The Hunt Institute held weekly conference calls between the players that were directed by Stefanie Sanford, who was in charge of policy and advocacy at the Gates Foundation. They talked about which states needed shoring up, the best person to respond to questions or criticisms and who needed to travel to which state capital to testify, according to those familiar with the conversations.
The Hunt Institute spent $437,000 to hire GMMB, a strategic communications firm owned by Jim Margolis, a top Democratic strategist and veteran of both of Obama's presidential campaigns. GMMB conducted polling around standards, developed fact sheets, identified language that would be effective in winning support and prepared talking points, among other efforts.
The groups organized by Hunt developed a "messaging tool kit" that included sample letters to the editor, op-ed pieces that could be tailored to individuals depending on whether they were teachers, parents, business executives or civil rights leaders.
Later in the process, Gates and other foundations would pay for mock legislative hearings for classroom teachers, training educators on how to respond to questions from lawmakers.
The speed of adoption by the states was staggering by normal standards. A process that typically can take five years was collapsed into a matter of months.
"You had dozens of states adopting before the standards even existed, with little or no discussion, coverage or controversy," said Frederick Hess of the American Enterprise Institute, which has received $4 million from the Gates Foundation since 2007 to study education policy, including the Common Core. "People weren't paying attention. We were in the middle of an economic meltdown and the health-care fight, and states saw a chance to have a crack at a couple of million bucks if they made some promises."
The decision by the Gates Foundation to simultaneously pay for the standards and their promotion is a departure from the way philanthropies typically operate, said Sarah Reckhow, an expert in philanthropy and education policy at Michigan State University.
"Usually, there's a pilot test -- something is tried on a small scale, outside researchers see if it works, and then it's promoted on a broader scale," Reckhow said. "That didn't happen with the Common Core. Instead, they aligned the research with the advocacy. .Ă˘€‰.Ă˘€‰. At the end of the day, it's going to be the states and local districts that pay for this."
Working hand in hand
While the Gates Foundation created the burst of momentum behind the Common Core, the Obama administration picked up the cause and helped push states to act quickly.
There was so much cross-pollination between the foundation and the administration, it is difficult to determine the degree to which one may have influenced the other.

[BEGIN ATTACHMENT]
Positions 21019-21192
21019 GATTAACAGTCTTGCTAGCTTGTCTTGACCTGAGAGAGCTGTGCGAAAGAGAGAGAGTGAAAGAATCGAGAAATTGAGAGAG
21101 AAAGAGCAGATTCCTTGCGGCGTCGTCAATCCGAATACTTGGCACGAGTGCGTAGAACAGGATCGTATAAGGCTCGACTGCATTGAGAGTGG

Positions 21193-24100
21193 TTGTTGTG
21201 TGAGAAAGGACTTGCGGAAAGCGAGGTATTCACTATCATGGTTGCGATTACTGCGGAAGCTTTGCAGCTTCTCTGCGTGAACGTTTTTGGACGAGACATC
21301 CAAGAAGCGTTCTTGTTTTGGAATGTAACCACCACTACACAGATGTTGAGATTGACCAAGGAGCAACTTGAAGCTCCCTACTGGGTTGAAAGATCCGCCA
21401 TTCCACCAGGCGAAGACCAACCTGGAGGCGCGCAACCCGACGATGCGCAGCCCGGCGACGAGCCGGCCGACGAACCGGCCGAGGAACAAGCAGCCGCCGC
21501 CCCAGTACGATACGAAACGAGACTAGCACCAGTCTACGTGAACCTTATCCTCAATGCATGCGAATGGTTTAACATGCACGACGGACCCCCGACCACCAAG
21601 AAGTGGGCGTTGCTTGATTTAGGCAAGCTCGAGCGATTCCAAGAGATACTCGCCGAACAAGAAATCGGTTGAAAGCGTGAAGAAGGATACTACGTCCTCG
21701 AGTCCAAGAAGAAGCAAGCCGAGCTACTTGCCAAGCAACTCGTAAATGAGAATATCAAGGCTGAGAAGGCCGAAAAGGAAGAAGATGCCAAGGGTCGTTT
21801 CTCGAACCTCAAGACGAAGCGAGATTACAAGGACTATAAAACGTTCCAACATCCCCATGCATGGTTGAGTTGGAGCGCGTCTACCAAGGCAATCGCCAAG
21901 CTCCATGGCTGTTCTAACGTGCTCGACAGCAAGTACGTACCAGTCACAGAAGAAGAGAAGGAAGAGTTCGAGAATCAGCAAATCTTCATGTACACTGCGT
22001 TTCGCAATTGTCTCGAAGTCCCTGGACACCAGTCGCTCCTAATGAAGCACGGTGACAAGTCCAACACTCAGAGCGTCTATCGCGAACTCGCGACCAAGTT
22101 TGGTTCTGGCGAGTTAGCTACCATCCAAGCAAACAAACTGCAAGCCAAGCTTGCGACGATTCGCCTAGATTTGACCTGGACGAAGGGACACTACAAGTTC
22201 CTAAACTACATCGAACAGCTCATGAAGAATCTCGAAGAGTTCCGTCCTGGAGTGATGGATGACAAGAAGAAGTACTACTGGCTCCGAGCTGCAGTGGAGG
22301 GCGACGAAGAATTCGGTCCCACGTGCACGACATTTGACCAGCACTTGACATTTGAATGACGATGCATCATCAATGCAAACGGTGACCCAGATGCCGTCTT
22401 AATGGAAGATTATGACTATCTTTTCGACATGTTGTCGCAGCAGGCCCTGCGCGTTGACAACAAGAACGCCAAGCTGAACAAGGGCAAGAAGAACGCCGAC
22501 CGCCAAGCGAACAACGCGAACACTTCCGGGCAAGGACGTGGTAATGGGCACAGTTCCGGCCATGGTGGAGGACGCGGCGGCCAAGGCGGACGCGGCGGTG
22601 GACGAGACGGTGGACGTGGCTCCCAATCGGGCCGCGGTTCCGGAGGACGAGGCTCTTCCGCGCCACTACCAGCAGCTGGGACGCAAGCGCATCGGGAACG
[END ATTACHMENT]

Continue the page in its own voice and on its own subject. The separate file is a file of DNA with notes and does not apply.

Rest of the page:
Several top players in Obama's Education Department who shaped the administration's policies came either straight from the Gates Foundation in 2009 or from organizations that received heavy funding from the foundation.
Before becoming education secretary in 2009, Arne Duncan was chief executive of the Chicago Public Schools, which received $20 million from Gates to break up several large high schools and create smaller versions, a move aimed at stemming the dropout rate.
As secretary, Duncan named as his chief of staff Margot Rogers, a top Gates official he got to know through that grant. He also hired James Shelton, a program officer at the foundation, to serve first as his head of innovation and most recently as the deputy secretary, responsible for a wide array of federal policy decisions.
Duncan and his team leveraged stimulus money to reward states that adopted common standards.
They created Race to the Top, a $4.3 billion contest for education grants. Under the contest rules, states that adopted high standards stood the best chance of winning. It was a clever way around federal laws that prohibit Washington from interfering in what takes place in classrooms. [emphasis added] It was also a tantalizing incentive for cash-strapped states.
Heading the effort for Duncan was Joanne Weiss, previously the chief operating officer of the Gates-backed NewSchools Venture Fund.
As Race to the Top was being drafted, the administration and the Gates-led effort were in close coordination.
An early version highlighted the Common Core standards by name, saying that states that embraced those specific standards would be better positioned to win federal money. That worried Wilhoit, who feared that some states would consider that unwanted -- and possibly illegal -- interference from Washington. He took up the matter with Weiss.
"I told her to take it out, that we didn't want the federal government involvement," said Wilhoit, who was executive director of the Council of Chief State School Officers. "Those kinds of things cause people to be real suspicious."
The words "Common Core" were deleted.
The administration said states could develop their own "college and career ready" standards, as long as their public universities verified that those standards would prepare high school graduates for college-level work.
Still, most states eyeing Race to the Top money opted for the easiest route and signed onto the Common Core.